None of these take much time, but any one of them can add consider sales to your bottom line. Or try all six, and see your sales explode.
Your Prospects Are Afraid…
Provide your real contact information, including name, company name, snail mail address (physical is better than P.O.) and phone number.
Why? Because your prospects are afraid you are not who you say you are.
On your ‘about me’ page, provide all of this info again, along with photos of you, any employees you have and maybe even your location. Make it super easy to trust you and you’ll get more sales.
Elevate Your Prospects’ Status to Make More Sales
People want to prove they are better than others and have people look up to them. This isn’t bad, it’s just human nature. And you can use this tidbit of knowledge to make more sales, too.
Play up to this tendency to feel more important. Show prospects how buying your product will raise their status among peers, friends, family, etc. Show them how important they will become as a direct result of buying your product.
Have Your Sales Message Come from a Peer
One of the ‘secrets’ to boosting response of your sales message is to have it come from a peer of your ideal prospect.
In other words, you want your message to come from someone of the same group you are selling to.
Are you selling to women in their 40’s? Have your message come from a woman in her 40’s. Selling to investors? Have your message come from another investor, and so forth.
You can likely take any promotion you are running right now, change the message to come from the prospect’s peer, and increase your response considerably.
This technique is even more important when you are selling to someone who is highly skeptical. Nothing melts resistance faster than hearing a message from someone you perceive to be very much like yourself. Split test this and see the response – I think you’ll be shocked at the increase in sales you experience from this simple technique.
Focus on the Benefits of the Benefits
You already know how important benefits are to the selling process. Features are great, but it’s the benefits that sell. For example, that weight loss book is pretty and it has 300 pages – those are features. The benefit is the reader will lose weight if they follow the plan laid out in the book.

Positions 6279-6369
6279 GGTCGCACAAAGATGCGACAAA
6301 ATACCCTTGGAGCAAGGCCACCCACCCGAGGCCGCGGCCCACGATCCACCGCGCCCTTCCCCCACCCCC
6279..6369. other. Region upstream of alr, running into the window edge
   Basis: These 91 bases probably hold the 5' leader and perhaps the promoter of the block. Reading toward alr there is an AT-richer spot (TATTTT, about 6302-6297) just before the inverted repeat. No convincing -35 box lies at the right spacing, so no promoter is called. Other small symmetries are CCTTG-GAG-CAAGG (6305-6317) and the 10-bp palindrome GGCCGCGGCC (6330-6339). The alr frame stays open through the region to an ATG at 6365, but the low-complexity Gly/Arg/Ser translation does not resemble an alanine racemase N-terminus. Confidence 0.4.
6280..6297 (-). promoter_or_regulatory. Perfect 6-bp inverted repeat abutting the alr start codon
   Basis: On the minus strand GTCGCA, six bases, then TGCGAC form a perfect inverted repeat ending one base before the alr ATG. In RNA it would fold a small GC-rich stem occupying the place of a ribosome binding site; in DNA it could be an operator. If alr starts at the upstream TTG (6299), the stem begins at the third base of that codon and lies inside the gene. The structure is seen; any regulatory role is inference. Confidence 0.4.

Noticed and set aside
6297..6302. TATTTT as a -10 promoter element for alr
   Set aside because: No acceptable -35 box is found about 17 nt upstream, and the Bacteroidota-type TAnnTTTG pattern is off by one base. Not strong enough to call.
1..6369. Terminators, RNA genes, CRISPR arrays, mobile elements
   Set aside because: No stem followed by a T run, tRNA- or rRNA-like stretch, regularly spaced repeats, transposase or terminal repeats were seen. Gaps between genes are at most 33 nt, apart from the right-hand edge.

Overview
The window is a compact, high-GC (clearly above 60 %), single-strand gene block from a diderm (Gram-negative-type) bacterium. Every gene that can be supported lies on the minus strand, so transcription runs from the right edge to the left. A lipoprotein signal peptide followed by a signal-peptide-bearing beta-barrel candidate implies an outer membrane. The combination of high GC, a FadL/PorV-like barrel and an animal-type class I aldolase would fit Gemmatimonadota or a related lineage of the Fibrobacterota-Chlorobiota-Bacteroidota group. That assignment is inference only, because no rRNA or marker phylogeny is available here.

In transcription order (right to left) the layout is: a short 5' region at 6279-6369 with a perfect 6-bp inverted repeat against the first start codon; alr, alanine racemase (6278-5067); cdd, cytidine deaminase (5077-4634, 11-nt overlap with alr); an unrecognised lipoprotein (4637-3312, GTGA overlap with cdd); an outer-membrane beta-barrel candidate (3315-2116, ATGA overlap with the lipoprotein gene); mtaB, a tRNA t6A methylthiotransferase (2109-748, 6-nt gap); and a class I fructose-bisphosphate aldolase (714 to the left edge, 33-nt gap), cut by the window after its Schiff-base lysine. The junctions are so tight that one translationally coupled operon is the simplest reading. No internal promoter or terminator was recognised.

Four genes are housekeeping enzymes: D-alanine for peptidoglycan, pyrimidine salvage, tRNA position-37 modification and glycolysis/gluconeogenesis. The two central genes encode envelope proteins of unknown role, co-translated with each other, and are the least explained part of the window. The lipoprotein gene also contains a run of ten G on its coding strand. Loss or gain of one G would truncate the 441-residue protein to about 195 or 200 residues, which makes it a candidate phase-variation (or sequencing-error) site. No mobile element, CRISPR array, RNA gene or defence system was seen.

But what are the benefits of the benefits?
In the above example, ask yourself what are the benefits to losing weight? For example:
- Looking better
- Feeling better
- Becoming more attractive
- Living longer
- Fitting into clothes they already own
- More confidence
- Turning heads and getting dates
- And so forth.
Talking about just the main benefit – in this case, losing weight – isn’t enough. You want to dig deeper and expound on all the benefits your customers is going to get, and then paint a picture of their new life after they use your product.
Find the Story
Every product has a story buried somewhere – you just have to dig it out.
For example, look at this headline from John Carlton:
“Amazing Secret Discovered by One-Legged Golfer adds 50 Yards to Your Drives, Eliminates Hooks and Slices… And Can Slash up to 10 Strokes from Your Game Almost Overnight!”
I have zero interest in golf. None. Yet after reading this headline, I want to know about the one-legged golfer.
Now imagine if I did golf – and imagine what all the golfers who read this headline did. Yup – guaranteed, they couldn’t help but keep reading to find out about that one-legged golfer.
That’s the power of a good story.
Get More Micro-Commitments
The more a person commits to something, the less likely they will change their mind.
For example, if you can get someone to opt-in to two or more of your lists, they are more committed to staying on your lists.
And get this… they are also more likely to make purchases, too.
It’s a principle of psychology that the more a person commits to something, the more likely they are to stick with it for the long haul.
For example, someone might say they are going to start running. But all they do is say it – they don’t do anything else – and within a week they’ve forgotten all about it.
But if that same person buys new running shoes and clothes, visits running websites, subscribes to a running magazine and joins a running club, then I can about guarantee they’re going to run.
It’s the same with your lists. If you can get subscribers to opt in to multiple lists, they become more committed to you and to the niche or topic itself.
So let’s say your niche is dogs. You might ask your new subscribers to opt in to a special course on potty training, another course on bad behavior modification, another course just on their particular breed of dog and so forth.
By getting more of these micro-commitments from your readers, you greatly increase the odds they will become your customers and even purchase from you multiple times.
Now how great is that?